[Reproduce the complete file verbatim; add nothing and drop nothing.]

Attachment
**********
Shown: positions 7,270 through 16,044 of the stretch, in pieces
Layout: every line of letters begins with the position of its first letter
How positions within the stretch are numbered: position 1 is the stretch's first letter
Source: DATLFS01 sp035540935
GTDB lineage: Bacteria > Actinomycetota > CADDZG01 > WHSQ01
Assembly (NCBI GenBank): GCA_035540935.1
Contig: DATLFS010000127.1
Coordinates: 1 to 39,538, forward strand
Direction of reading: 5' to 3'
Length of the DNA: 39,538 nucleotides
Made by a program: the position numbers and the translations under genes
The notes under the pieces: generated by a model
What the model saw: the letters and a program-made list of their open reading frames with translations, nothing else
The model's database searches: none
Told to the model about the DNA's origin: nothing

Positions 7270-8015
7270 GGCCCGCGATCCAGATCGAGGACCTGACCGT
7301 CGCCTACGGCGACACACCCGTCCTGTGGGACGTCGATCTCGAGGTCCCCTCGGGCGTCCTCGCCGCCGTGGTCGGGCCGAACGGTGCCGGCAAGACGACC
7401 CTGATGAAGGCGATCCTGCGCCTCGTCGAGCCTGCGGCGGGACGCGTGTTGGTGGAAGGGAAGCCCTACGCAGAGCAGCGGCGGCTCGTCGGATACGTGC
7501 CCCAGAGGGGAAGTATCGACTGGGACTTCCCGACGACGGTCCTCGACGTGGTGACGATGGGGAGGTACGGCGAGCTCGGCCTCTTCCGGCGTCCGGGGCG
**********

Shown: positions 7,270 through 16,044 of the stretch, in pieces
Layout: every line of letters begins with the position of its first letter
How positions within the stretch are numbered: position 1 is the stretch's first letter
Source: DATLFS01 sp035540935
GTDB lineage: Bacteria > Actinomycetota > CADDZG01 > WHSQ01
Assembly (NCBI GenBank): GCA_035540935.1
Contig: DATLFS010000127.1
Coordinates: 1 to 39,538, forward strand
Direction of reading: 5' to 3'
Length of the DNA: 39,538 nucleotides
Made by a program: the position numbers and the translations under genes
The notes under the pieces: generated by a model
What the model saw: the letters and a program-made list of their open reading frames with translations, nothing else
The model's database searches: none
Told to the model about the DNA's origin: nothing

Positions 7270-8015
7270 GGCCCGCGATCCAGATCGAGGACCTGACCGT
7301 CGCCTACGGCGACACACCCGTCCTGTGGGACGTCGATCTCGAGGTCCCCTCGGGCGTCCTCGCCGCCGTGGTCGGGCCGAACGGTGCCGGCAAGACGACC
7401 CTGATGAAGGCGATCCTGCGCCTCGTCGAGCCTGCGGCGGGACGCGTGTTGGTGGAAGGGAAGCCCTACGCAGAGCAGCGGCGGCTCGTCGGATACGTGC
7501 CCCAGAGGGGAAGTATCGACTGGGACTTCCCGACGACGGTCCTCGACGTGGTGACGATGGGGAGGTACGGCGAGCTCGGCCTCTTCCGGCGTCCGGGGCG